By Jennifer Thew, RN
Workplace violence against healthcare workers is an issue that’s getting well-deserved attention.
The reports 50% of workplace assault victims Occupational Safety and Health Administration are employed in the healthcare industry, and between 2002 to 2013 serious workplace violence incidents were four times more likely to occur to a healthcare worker compared to all other workers in the United States.
Now the safety of healthcare workers is being addressed through legislation. On Nov. 11, the U.S. House of Representatives voted to approve The Workplace Violence Prevention for Health Care and Social Services Act of 2019. The bill, which passed by a 251-158 vote, ensures that healthcare and social service employers, including hospitals, take specific steps to prevent workplace violence and ensure the safety of patients and workers. H.R. 1309 directs the Secretary of Labor to require these employers to develop and implement workplace violence prevention plans that are worker-driven and comprehensive.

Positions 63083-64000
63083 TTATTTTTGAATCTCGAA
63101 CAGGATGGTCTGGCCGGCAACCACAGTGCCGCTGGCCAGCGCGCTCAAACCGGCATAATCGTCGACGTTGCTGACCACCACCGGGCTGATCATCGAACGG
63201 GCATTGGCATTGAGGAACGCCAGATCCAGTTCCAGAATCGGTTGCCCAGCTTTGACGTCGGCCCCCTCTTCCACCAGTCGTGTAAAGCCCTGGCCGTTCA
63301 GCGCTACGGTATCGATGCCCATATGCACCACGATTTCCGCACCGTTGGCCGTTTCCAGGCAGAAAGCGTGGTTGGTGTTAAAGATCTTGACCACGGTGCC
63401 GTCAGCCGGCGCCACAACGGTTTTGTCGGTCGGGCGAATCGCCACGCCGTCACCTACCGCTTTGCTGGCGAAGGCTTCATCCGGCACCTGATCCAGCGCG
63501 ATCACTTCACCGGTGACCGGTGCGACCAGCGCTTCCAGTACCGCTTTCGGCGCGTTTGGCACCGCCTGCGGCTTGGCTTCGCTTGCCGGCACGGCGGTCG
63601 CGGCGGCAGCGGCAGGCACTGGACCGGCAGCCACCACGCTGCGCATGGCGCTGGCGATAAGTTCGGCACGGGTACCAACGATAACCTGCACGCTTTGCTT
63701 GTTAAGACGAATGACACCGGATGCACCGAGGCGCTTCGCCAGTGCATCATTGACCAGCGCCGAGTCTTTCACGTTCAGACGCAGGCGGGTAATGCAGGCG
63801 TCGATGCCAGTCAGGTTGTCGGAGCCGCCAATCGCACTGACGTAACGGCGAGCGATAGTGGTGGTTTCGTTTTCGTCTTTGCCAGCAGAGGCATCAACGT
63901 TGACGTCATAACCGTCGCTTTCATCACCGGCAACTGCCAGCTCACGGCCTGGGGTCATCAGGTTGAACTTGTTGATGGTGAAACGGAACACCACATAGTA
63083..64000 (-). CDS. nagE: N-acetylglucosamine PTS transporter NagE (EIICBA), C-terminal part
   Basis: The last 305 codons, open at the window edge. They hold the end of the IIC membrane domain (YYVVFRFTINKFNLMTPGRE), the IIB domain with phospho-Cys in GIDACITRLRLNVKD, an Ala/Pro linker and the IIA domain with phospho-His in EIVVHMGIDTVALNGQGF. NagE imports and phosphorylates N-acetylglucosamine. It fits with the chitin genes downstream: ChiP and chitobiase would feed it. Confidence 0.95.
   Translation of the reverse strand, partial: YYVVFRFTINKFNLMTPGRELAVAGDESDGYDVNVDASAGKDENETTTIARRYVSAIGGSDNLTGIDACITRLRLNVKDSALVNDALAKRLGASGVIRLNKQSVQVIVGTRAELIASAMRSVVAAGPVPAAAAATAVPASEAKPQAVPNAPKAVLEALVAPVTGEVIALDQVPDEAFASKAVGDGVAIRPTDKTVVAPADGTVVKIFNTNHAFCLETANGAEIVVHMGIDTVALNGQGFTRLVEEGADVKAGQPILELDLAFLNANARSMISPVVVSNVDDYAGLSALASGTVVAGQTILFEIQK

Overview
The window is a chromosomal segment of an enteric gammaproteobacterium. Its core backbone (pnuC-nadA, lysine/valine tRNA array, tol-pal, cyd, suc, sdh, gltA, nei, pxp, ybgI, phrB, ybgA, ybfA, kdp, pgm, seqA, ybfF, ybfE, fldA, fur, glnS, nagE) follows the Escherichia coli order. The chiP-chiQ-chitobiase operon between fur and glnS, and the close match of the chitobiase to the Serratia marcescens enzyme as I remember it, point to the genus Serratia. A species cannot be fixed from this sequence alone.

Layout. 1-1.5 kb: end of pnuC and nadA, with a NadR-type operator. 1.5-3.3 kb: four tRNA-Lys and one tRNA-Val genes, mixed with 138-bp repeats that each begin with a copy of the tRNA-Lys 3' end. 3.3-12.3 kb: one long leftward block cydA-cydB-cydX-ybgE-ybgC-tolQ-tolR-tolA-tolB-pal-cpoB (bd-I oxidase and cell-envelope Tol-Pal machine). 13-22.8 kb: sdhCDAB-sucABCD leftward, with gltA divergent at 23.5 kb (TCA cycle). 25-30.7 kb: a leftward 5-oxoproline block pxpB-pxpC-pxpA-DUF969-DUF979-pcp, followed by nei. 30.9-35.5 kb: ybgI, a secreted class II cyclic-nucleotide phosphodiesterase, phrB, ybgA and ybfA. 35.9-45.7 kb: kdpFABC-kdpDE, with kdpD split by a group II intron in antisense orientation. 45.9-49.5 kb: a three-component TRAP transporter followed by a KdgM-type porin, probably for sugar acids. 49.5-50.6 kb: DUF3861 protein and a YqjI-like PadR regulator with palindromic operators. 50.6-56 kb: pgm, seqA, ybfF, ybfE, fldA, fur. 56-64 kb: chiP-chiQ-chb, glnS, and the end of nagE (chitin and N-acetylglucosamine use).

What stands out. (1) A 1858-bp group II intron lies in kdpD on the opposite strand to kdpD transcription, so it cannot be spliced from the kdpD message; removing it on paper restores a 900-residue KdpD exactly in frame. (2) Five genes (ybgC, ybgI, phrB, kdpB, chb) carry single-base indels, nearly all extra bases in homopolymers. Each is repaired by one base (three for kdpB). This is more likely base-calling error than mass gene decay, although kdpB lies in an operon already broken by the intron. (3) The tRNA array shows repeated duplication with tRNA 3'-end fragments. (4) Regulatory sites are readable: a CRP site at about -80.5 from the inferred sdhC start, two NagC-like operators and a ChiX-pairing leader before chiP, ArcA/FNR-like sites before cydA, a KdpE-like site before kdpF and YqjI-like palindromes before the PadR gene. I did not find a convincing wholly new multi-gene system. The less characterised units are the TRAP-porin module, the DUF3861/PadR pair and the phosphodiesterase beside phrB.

The Emergency Nurses Association backed the bill.
House passage of the workplace violence prevention act is a major victory for emergency nurses and all health care providers. Today’s vote puts us all one step closer to a safer work environment and, ultimately, peace of mind that we can care for our patients knowing that our facility has taken the proper measures to protect us, ENA President Patti Kunz Howard, PhD, RN, CEN, CPEN, TCRN, NE-BC, FAEN, FAAN, says in a news release.
The bill now moves to the Senate for consideration.
ENA supports legislation to address workplace violence in healthcare. During its annual Day on the Hill event in May 2019, nearly 175 ENA members about the issue during meetings with members of Congress.
Additionally, the ENA and the American College of Emergency Physicians recently launched the No Silence on ED Violence campaign – a collaborative effort that aims to support, empower and protect those working in emergency departments by raising awareness of the serious dangers emergency health providers face, and by generating action among stakeholders and policymakers to ensure a violence-free workplace for emergency nurses and physicians.
Jennifer Thew, RN, is the senior nursing editor at HealthLeaders.